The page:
Cyber risks can threaten an organization's ability to operate and access information, interrupt game-day activities, damage reputations and ultimately affect the bottom line. Managers and leaders can help reduce their organization’s cyber risks by taking a holistic approach and investing time and money to build a culture of proactive cybersecurity. Staff must know the different types of cyber threats and understand basic cybersecurity hygiene principles. The organization must develop a cyber incident response plan, train staff on information security and reporting protocols, and conduct a cyber-attack exercise to test contingency plans for recovery.
What follow are basic cyber hygiene action items for leaders recommended by CISA, as well as a list of industry resources for organizations interested in training and education opportunities.
Cyber hygiene checklist
• Are you investing in basic cybersecurity and leading the development of cybersecurity policies?
• Do you know how much of your organization’s operations are dependent on IT?
• Have you built trusted relationships with government agencies to gain access to timely cyber threat information?
• Is your staff leveraging basic cybersecurity training opportunities to understand and implement best practices?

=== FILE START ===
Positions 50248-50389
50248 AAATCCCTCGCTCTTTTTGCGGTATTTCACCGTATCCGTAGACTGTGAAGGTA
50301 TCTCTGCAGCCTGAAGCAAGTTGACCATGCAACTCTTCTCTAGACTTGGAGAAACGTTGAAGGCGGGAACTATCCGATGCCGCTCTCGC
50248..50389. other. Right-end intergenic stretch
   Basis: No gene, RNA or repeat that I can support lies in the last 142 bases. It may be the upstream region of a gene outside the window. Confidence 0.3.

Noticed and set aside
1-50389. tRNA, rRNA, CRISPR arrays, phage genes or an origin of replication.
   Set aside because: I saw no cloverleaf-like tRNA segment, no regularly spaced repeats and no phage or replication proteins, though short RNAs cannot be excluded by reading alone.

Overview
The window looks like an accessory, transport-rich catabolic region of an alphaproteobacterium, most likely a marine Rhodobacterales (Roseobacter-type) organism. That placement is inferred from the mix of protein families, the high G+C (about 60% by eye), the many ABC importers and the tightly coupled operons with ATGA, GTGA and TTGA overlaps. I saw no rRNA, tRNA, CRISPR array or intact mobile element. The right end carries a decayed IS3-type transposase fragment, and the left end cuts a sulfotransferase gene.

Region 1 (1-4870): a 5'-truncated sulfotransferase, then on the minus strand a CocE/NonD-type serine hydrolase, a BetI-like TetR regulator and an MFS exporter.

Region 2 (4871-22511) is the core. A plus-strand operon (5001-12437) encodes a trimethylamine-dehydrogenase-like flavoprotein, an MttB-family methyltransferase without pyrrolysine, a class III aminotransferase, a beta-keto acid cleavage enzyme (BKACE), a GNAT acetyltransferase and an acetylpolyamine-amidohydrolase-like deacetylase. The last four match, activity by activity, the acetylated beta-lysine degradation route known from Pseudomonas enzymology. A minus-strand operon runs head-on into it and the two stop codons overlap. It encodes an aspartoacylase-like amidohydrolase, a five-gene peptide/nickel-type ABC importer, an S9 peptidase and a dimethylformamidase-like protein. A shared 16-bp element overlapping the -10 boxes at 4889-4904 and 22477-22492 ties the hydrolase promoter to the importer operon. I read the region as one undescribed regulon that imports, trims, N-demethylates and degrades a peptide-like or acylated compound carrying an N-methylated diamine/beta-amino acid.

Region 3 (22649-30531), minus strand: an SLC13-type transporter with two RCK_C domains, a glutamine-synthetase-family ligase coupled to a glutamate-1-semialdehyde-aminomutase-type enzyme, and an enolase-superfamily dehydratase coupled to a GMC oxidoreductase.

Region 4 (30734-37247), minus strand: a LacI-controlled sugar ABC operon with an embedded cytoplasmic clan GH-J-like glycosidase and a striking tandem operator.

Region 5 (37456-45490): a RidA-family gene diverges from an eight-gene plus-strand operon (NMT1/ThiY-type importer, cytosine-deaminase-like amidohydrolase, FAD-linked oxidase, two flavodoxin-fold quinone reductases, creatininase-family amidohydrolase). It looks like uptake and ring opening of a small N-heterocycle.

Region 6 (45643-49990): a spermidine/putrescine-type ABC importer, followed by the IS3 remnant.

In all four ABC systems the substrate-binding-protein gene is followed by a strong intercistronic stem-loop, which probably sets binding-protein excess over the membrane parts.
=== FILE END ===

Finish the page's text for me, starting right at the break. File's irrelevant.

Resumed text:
• Has your staff learned about risks such as phishing and business email compromise?
• Do you know what’s on your network? (Have you made an inventory of hardware/software assets?)
• Do you automatically update operations and third-party software?
• Do you utilize multifactor authentication for all users?
• Do you grant access and admin permission on a need-to-know basis?
• Do you leverage unique passwords for all user accounts?
• Have you developed IT policies and procedures addressing changes in user status?
• Have you created and maintained an inventory of critical or sensitive information?
• Do you leverage malware protection capabilities?
• Have you established regular automated backups and redundancies of key systems?
• Do you have an incident response and disaster recovery plan outlining roles, and do you test your plans?
• Have you developed an internal reporting structure to detect, communicate and detain attacks and know who to call for help ( i.e., vendors, government responders, technical advisors)?
• CISA Incident Reporting System: us-cert.cisa.gov/forms/report
• Commercial Facilities Resources: cisa.gov/cisa/commercial-facilities-resources
• Critical Infrastructure Vulnerability Assessments: cisa.gov/critical-infrastructure-vulnerability-assessments
• Cybersecurity Advisors: cisa.gov/stakeholder-risk-assessment-and-mitigation
• Cyber Essentials Starter Kit: cisa.gov/cyber-essentials
• Cyber Resource Hub: cisa.gov/cyber-resource-hub
• Cybersecurity and Physical Security Convergence: cisa.gov/publication/cybersecurity-and-physical-security-convergence
• Cybersecurity Training and Exercises: cisa.gov/cybersecurity-training-exercises
• FBI Internet Crime Complaint Center (IC3): ic3.gov
• Stop Ransomware: cisa.gov/stopransomware
• NCS4 Training & Education – DHS/FEMA Courses: ncs4.usm.edu/training/dhs-fema-courses
• Protective Security Advisors: cisa.gov/protective-security-advisors
• TEEX Training and Education: teex.org